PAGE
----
One Third of All Fish Pulled from Ocean Go to Waste

It’s well established that overfishing is destroying the oceans’ marine populations. To make matters worse, we now know that over a third of all fish pulled from the seas are never consumed.

The statistic comes courtesy of the United Nations Food and Agriculture Organization, which regularly releases updates on the global fishing industry. Depleting the ocean is bad enough, but having roughly 35 percent of all fish caught not even nourish other life makes the situation even more tragic.

The majority of the waste is attributed to rot – you wouldn’t believe how often fish spoil before they go to market. Either broken refrigeration equipment fails to keep the fish fresh or inexperienced workers just fail to use the equipment properly.

The other waste is due to fish being thrown overboard. Don’t confuse that with catch and release – the problem is that fish are pulled onto a boat, are kept out of the water long enough to die, then fishers toss them back because either they’re not the right kind or size.

The UN’s report also concludes that fish “production” is the highest it has ever been – with a growing global population, the demand for food also increases. To accommodate this growth, the world continues to turn to fish farms, enclosed pools of water where fish are bred specifically for consumption.

However, even that has an impact on the wild fish population, since the captive fish are often fed smaller wild fish like sardines and anchovies. In other words, the oceans are further being depleted to keep the farmed fish industry thriving, which is obviously a contradiction.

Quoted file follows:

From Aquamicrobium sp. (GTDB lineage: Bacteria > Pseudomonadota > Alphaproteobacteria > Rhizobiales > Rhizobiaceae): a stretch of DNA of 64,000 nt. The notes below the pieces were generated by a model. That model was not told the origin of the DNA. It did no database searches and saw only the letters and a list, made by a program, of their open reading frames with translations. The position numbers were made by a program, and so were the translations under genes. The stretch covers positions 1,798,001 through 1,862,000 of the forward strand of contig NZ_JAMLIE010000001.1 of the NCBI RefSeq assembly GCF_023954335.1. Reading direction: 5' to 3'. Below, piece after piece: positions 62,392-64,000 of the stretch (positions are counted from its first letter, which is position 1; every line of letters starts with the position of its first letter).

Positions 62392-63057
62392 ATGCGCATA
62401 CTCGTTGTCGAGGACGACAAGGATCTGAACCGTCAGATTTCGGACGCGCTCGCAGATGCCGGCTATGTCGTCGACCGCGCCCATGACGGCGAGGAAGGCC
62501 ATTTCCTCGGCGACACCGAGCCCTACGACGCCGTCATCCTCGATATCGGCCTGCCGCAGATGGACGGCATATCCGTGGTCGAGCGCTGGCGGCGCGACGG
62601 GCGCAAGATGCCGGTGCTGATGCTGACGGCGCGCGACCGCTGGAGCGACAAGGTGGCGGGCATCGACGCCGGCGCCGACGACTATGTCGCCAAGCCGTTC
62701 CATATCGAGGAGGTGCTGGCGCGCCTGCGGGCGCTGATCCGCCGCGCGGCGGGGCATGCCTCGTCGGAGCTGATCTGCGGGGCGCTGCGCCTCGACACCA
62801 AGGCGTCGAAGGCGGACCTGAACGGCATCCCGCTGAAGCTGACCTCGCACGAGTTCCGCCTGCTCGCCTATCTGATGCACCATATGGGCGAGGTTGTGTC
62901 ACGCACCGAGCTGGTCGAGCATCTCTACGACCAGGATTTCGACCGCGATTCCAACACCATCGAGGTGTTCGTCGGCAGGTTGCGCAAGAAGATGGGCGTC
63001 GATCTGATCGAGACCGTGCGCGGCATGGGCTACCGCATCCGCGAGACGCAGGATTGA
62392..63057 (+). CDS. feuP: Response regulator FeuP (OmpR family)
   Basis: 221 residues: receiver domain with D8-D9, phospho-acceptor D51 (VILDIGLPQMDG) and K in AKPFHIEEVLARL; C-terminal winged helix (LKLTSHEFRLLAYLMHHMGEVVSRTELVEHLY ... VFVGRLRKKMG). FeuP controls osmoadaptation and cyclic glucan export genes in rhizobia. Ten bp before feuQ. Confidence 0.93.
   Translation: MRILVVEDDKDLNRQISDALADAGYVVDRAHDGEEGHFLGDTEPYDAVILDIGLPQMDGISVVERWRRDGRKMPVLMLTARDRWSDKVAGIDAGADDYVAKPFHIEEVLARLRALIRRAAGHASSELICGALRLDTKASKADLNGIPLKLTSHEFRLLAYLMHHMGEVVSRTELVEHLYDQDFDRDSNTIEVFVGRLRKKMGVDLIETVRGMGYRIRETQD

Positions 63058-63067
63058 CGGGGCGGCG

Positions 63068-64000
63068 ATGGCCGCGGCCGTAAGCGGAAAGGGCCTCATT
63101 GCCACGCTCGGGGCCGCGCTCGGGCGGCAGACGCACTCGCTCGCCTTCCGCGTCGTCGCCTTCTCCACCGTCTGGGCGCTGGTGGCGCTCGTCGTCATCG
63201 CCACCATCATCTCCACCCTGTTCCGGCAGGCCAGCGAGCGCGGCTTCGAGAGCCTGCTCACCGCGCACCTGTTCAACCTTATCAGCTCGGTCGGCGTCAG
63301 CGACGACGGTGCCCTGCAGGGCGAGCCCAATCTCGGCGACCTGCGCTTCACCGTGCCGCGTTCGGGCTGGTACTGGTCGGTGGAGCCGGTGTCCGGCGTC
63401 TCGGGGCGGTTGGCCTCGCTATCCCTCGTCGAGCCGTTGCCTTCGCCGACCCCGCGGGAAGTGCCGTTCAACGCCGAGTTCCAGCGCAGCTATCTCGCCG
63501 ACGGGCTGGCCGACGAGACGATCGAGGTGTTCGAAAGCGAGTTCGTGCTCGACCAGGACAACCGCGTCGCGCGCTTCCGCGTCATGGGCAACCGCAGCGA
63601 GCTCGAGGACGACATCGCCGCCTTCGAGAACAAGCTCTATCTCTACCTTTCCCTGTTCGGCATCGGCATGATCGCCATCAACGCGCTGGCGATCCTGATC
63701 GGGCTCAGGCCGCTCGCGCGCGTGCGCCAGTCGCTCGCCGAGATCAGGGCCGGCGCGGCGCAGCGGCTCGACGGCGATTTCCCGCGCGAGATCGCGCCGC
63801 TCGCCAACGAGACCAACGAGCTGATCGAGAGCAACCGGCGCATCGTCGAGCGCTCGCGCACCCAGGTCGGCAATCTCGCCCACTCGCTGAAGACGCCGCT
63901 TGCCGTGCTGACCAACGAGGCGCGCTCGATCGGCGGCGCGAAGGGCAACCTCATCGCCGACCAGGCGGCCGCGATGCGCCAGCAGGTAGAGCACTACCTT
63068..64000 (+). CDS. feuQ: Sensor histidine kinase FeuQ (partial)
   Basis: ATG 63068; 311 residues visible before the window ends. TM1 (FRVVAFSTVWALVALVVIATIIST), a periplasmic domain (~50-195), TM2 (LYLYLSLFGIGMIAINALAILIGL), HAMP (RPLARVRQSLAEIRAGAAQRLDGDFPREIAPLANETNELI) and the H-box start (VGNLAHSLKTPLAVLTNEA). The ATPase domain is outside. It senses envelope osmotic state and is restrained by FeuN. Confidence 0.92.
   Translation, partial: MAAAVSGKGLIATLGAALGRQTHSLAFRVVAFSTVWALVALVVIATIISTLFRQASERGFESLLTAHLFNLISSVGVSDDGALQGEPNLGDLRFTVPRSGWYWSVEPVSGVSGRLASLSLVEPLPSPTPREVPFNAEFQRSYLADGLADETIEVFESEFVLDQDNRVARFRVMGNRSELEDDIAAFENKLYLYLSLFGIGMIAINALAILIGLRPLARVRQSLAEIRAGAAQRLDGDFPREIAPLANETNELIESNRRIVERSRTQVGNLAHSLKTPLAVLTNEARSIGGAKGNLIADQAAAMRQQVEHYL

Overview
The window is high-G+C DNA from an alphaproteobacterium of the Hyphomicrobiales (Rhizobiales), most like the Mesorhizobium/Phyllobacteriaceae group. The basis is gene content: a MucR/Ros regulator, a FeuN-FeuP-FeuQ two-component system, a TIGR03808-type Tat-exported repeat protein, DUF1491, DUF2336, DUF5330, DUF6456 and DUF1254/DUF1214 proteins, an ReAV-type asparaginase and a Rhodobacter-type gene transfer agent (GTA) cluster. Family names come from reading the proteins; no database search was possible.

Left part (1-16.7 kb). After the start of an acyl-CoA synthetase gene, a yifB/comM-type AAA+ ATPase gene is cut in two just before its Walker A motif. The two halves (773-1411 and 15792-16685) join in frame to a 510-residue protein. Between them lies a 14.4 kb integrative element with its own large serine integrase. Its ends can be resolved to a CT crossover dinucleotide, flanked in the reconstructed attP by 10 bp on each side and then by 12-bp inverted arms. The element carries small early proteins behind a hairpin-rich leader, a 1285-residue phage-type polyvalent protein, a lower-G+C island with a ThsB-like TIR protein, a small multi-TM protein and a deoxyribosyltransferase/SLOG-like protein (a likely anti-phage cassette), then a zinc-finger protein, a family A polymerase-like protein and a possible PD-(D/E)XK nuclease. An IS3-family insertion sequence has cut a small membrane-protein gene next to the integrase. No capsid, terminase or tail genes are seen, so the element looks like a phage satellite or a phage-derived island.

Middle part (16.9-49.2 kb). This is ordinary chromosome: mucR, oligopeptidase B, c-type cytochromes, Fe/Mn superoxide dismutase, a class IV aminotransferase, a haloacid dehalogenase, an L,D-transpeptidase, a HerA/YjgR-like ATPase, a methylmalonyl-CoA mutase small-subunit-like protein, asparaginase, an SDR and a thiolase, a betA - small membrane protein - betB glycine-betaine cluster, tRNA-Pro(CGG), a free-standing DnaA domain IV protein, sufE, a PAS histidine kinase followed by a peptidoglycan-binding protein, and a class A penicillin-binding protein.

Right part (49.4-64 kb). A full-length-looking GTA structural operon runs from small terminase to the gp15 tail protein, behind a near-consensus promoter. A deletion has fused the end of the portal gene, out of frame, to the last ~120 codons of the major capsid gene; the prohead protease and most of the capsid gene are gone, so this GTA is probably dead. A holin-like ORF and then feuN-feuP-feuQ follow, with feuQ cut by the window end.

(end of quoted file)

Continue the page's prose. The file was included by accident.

The UN’s José Graziano points out, “Since 1961, the annual global growth in fish consumption has been twice as high as population growth.” By the UN’s estimation, the demand for fish will be up another 20 percent over the next dozen years. The booming human population and shrinking fish population are totally at odds.

For that reason, a third of (commonly consumed) fish species are considered “biologically unsustainable” at the rate they are being pulled from the ocean. A seafood restaurant’s menu is liable to look quite different in the decades ahead than it does currently.

Another important bit of information from the report is that fish populations are leaving tropical waters because the ocean’s temperatures in these areas are getting too hot. This relocation is a problem since the countries in these regions tend to be the most reliant on fish as a source of nutrition.

While the solutions to these problems aren’t simple or obvious, these are definitely issues that need to be talked about since they’re not going away.

Photo credit: Thinkstock

108 comments

Dave fleming
Dave f29 days ago

Total waste which we will all pay for in the end

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Lesa D
Lesa Dabout a month ago

unacceptable...

thank you Kevin...

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Ann B
Ann Babout a month ago

there is waste all over the world

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Amanda M
Amanda Mabout a month ago

Thanks for sharing

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Amanda M
Amanda Mabout a month ago

Thanks for sharing

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Amanda M
Amanda M1 months ago

happy friday eve

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Amanda M
Amanda M1 months ago

Thanks for sharing

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Amanda M
Amanda M1 months ago

Thanks for sharing

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Amanda M
Amanda M1 months ago

Thanks for sharing

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Cindy S
Past Member 1 months ago

sick

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